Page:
Our global participation work has identified various options for overcoming such cultural barriers. For example, in the Kingdom of Saudi Arabia we have supported initiatives ranging from policy change – such as inclusion of girls’ PE in the school curriculum and female gym licensing – to boosting the female sports workforce and redeveloping facilities to make them more female-friendly. Together, these initiatives have provided opportunities for women and girls to be active in an environment where they feel safe and won’t be judged. The latest National Sports Participation Survey (11) showed that adult female weekly participation has increased from 8% in 2015 to 22% in 2018 – a significant increase that can in part be attributed to the work done to address cultural barriers in the Kingdom.
Closing the gap
Increasing participation amongst girls presents an opportunity to realise significant economic, health and social benefits. For example, closing the gender gap in London for 16-yr olds would mean an additional 160,000 females who are physically active, in turn contributing as much as £4.8M in healthcare savings to the economy each year (12).
Achieving such significant impact requires targeted interventions that tackle the underlying barriers facing female participation. Only then will we be able to level the playing field and realise equal benefits for all.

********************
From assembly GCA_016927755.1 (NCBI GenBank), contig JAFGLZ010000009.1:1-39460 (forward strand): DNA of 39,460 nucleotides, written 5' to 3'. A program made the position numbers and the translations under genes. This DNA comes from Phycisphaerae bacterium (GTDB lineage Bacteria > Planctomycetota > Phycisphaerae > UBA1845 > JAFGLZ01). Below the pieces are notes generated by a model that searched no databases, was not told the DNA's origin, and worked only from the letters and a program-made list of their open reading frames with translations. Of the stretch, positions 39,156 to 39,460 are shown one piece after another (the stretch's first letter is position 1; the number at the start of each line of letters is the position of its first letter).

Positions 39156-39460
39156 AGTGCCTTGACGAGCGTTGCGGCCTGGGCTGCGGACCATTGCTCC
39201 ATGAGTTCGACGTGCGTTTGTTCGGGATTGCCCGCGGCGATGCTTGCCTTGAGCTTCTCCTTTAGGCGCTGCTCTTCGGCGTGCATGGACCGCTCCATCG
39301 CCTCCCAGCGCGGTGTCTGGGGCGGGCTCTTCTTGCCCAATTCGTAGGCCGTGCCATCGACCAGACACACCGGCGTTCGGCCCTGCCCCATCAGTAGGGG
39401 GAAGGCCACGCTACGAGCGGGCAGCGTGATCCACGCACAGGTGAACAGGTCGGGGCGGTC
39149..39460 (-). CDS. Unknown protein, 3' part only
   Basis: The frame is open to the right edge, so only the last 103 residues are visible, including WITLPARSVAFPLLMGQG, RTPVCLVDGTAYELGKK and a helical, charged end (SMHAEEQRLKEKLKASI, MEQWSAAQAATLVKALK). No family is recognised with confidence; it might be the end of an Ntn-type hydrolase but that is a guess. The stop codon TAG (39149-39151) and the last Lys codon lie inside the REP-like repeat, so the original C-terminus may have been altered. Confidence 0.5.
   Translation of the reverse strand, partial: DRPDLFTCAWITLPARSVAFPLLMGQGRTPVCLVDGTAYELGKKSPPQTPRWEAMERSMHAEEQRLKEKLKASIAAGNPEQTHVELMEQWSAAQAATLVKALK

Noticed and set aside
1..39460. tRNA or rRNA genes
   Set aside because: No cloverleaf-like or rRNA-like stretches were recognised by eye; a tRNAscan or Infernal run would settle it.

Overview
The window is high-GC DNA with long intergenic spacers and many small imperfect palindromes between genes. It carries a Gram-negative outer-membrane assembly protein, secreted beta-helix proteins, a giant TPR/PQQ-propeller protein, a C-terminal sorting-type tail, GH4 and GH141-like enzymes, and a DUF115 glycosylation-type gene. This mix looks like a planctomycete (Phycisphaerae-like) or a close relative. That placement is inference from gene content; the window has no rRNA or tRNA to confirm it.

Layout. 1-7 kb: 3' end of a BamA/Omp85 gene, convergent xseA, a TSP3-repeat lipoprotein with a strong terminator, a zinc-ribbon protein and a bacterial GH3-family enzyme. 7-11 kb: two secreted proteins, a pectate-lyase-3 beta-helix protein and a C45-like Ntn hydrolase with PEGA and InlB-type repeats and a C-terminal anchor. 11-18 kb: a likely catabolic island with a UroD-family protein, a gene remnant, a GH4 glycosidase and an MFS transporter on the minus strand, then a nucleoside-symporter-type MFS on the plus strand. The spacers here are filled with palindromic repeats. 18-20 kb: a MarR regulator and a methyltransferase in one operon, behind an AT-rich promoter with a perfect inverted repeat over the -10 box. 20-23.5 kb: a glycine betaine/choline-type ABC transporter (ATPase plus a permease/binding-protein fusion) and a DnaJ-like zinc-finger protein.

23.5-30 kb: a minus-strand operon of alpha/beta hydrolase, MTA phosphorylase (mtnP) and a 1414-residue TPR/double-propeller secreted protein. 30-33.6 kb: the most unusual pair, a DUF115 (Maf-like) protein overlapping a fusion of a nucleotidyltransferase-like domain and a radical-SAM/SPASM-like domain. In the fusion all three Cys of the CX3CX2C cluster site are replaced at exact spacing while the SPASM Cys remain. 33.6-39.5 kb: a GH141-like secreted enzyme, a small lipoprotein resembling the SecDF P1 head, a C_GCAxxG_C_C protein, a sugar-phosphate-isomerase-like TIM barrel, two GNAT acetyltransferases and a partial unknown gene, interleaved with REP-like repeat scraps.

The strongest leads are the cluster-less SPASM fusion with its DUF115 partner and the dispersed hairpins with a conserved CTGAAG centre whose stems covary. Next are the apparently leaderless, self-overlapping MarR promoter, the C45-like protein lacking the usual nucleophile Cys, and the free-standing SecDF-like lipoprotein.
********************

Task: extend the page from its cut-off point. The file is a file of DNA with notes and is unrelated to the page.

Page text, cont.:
Written by Jack Barber and Chloe Thornton
- Sport England Active Lives Surveys 2017/18 (Adult and Young People)
- Public Health England, June 2019: https://publichealthmatters.blog.gov.uk/2018/01/16/a-guide-to-our-new-health-equity-collections-page/
- Youth Sport Trust: Key Findings from Girls Active Survey 2014. 2017
- Foucault M. Technologies of the self: A seminar with Michel Foucault. Univ of Massachusetts Press, 1988
- The Telegraph. [Online] July 2016. https://www.telegraph.co.uk/women/life/this-girl-can-28-million-women-inspired-to-exercise-by-ads-that/
- World Rugby 2017: https://www.rwcwomens.com/news/229213?lang=en
- World Rugby 2019: https://www.world.rugby/news/422288?lang=en
- England Athletics Insights Survey, 2017
- ISGlobal: https://www.isglobal.org/en/healthisglobal/-/custom-blog-portlet/como-la-regeneracion-de-areas-naturales-en-entornos-urbanos-puede-mejorar-nuestra-salud/6008023/0
- BBC: https://www.bbc.co.uk/news/newsbeat-49247624
- GSA National Sports Participation Survey 2015, 2018
- Active Citizens Worldwide, 2018